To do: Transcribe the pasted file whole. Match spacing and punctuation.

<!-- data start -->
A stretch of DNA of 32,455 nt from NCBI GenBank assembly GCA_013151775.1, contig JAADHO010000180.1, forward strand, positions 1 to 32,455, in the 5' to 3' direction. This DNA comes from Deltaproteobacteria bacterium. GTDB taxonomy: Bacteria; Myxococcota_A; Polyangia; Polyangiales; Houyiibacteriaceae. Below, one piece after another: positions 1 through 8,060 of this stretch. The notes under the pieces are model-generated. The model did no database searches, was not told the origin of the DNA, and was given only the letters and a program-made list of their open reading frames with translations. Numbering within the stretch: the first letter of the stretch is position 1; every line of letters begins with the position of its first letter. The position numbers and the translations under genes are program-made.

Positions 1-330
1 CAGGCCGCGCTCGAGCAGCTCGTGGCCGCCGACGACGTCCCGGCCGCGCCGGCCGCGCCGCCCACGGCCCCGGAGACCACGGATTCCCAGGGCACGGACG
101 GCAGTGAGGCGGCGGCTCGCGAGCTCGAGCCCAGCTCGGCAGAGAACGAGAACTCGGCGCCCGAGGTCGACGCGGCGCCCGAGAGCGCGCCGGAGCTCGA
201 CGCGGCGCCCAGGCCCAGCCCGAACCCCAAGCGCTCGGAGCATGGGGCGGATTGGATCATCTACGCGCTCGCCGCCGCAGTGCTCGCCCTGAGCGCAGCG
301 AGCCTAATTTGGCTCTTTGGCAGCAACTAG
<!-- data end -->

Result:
A stretch of DNA of 32,455 nt from NCBI GenBank assembly GCA_013151775.1, contig JAADHO010000180.1, forward strand, positions 1 to 32,455, in the 5' to 3' direction. This DNA comes from Deltaproteobacteria bacterium. GTDB taxonomy: Bacteria; Myxococcota_A; Polyangia; Polyangiales; Houyiibacteriaceae. Below, one piece after another: positions 1 through 8,060 of this stretch. The notes under the pieces are model-generated. The model did no database searches, was not told the origin of the DNA, and was given only the letters and a program-made list of their open reading frames with translations. Numbering within the stretch: the first letter of the stretch is position 1; every line of letters begins with the position of its first letter. The position numbers and the translations under genes are program-made.

Positions 1-330
1 CAGGCCGCGCTCGAGCAGCTCGTGGCCGCCGACGACGTCCCGGCCGCGCCGGCCGCGCCGCCCACGGCCCCGGAGACCACGGATTCCCAGGGCACGGACG
101 GCAGTGAGGCGGCGGCTCGCGAGCTCGAGCCCAGCTCGGCAGAGAACGAGAACTCGGCGCCCGAGGTCGACGCGGCGCCCGAGAGCGCGCCGGAGCTCGA
201 CGCGGCGCCCAGGCCCAGCCCGAACCCCAAGCGCTCGGAGCATGGGGCGGATTGGATCATCTACGCGCTCGCCGCCGCAGTGCTCGCCCTGAGCGCAGCG
301 AGCCTAATTTGGCTCTTTGGCAGCAACTAG